Ohio judges currently command considerable discretion regarding the installation of an ignition interlock device (IID) in the vehicle of any motorist convicted of drunk driving.
State statutory law provides that a court may require a driver to install such a device following an initial or second DWI/DUI conviction.
The key word there is "may," given that a judge might alternatively decide upon a different course of action. An interlock device is required following a third and subsequent offense.
There is certainly no scarcity of state residents seeking to impose a harsher requirement, that is, required installation following even a first DUI offense.
Their motivation for wanting a more stringent requirement is certainly understandable, given relevant statistics addressing drunk driving in the state.
Reportedly, 385 people died in Ohio in 2012 in accidents where drunk driving was a contributing factor.
And many more, obviously, survived with serious and life-long injuries.
Proponents of Ohio House Bill 469, informally called "Annie's Law" -- Annie Rooney was a young attorney who died last year in an accident involving a drunk motorist -- are among those touting the benefits of a first-time IID law. The national organization Mothers Against Drunk Driving states that IID laws generally bring about materially reduced DUI fatality rates in states where they are enacted.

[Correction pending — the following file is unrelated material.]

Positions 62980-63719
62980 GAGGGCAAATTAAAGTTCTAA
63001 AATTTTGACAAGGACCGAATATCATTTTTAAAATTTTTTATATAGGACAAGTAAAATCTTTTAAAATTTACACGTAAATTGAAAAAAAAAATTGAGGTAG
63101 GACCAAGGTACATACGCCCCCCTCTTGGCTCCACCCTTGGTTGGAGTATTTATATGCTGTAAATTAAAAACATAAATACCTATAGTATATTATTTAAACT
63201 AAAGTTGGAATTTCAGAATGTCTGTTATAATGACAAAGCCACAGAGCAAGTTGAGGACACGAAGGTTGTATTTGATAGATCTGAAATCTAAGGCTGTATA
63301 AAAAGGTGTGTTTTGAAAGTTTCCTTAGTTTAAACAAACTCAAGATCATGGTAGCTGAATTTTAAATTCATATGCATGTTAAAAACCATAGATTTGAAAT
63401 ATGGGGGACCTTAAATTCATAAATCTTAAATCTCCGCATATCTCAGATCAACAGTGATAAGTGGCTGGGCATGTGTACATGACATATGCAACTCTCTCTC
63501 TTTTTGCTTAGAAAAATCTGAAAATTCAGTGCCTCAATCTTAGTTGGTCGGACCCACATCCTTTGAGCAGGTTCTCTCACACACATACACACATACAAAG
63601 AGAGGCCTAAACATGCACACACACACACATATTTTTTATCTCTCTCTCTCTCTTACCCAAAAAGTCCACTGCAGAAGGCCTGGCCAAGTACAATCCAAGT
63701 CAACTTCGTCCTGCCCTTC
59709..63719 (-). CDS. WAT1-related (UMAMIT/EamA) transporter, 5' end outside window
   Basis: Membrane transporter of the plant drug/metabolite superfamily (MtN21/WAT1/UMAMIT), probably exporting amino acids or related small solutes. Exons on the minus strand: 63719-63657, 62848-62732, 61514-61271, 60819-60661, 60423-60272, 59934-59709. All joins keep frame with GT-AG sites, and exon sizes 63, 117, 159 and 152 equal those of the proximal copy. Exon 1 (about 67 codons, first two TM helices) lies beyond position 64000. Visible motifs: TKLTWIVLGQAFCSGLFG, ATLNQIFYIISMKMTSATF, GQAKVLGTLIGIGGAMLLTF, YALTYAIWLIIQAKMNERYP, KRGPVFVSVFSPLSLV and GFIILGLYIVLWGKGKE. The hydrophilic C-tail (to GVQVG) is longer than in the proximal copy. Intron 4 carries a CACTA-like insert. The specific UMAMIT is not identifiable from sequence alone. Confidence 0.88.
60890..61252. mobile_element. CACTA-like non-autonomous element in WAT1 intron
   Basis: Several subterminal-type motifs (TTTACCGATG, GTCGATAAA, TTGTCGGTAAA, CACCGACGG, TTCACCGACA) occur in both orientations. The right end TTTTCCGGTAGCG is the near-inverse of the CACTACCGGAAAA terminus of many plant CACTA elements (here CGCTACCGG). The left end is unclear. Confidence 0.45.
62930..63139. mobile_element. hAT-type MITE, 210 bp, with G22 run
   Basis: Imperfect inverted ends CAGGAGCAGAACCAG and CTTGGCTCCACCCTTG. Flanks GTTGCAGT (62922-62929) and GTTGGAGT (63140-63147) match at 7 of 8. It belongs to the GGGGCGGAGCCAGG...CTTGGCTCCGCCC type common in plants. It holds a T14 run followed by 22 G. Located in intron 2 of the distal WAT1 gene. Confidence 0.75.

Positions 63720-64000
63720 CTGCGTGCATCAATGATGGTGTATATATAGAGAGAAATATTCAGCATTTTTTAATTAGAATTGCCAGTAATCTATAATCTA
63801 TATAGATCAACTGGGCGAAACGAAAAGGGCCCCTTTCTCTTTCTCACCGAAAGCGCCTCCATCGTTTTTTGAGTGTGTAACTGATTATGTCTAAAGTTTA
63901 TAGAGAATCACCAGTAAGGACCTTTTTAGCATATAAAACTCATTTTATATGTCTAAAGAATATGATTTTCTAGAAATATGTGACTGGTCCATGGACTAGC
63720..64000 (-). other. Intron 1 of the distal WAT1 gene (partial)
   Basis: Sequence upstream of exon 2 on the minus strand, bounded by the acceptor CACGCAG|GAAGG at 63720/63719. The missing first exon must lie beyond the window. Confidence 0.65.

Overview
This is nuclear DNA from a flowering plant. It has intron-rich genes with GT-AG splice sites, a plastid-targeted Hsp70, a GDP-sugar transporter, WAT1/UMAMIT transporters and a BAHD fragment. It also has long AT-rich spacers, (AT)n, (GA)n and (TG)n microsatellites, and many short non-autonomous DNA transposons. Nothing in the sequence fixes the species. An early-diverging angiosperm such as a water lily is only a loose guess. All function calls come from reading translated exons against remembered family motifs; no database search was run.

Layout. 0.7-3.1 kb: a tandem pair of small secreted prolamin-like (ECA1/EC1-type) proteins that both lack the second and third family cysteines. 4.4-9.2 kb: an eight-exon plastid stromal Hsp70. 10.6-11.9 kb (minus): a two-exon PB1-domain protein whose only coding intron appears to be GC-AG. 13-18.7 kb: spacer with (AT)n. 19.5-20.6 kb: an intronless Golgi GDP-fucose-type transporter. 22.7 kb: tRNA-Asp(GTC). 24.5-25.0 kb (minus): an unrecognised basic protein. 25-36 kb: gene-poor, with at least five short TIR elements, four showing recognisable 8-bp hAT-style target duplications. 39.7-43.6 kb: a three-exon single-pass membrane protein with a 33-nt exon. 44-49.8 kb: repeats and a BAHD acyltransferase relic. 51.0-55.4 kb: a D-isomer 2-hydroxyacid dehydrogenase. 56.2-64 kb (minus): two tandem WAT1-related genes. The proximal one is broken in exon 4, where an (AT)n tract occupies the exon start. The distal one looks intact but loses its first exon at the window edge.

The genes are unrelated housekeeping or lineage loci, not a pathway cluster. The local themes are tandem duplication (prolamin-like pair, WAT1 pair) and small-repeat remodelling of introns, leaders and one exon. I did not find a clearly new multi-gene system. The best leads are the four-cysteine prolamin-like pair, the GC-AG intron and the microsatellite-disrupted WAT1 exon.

A company that makes IIDs recently demonstrated its product to legislators. Interlock devices can be configured so a vehicle simply will not start if a motorist other than the convicted DUI offender blows into them. Moreover, select units feature facial recognition via a mounted on-board camera.
Drunk driving indeed takes a heavy toll in Ohio. A person harmed by a drunk driver has legal rights and a corresponding remedy that provides for medical expenses, lost work time and other damages. A proven DUI accident lawyer can provide further information.
Source: ABC NewsNet5, "Drunk driving: Big proposals at the state level and small ideas are trying to keep you safer," Jonathan Walsh, March 26, 2014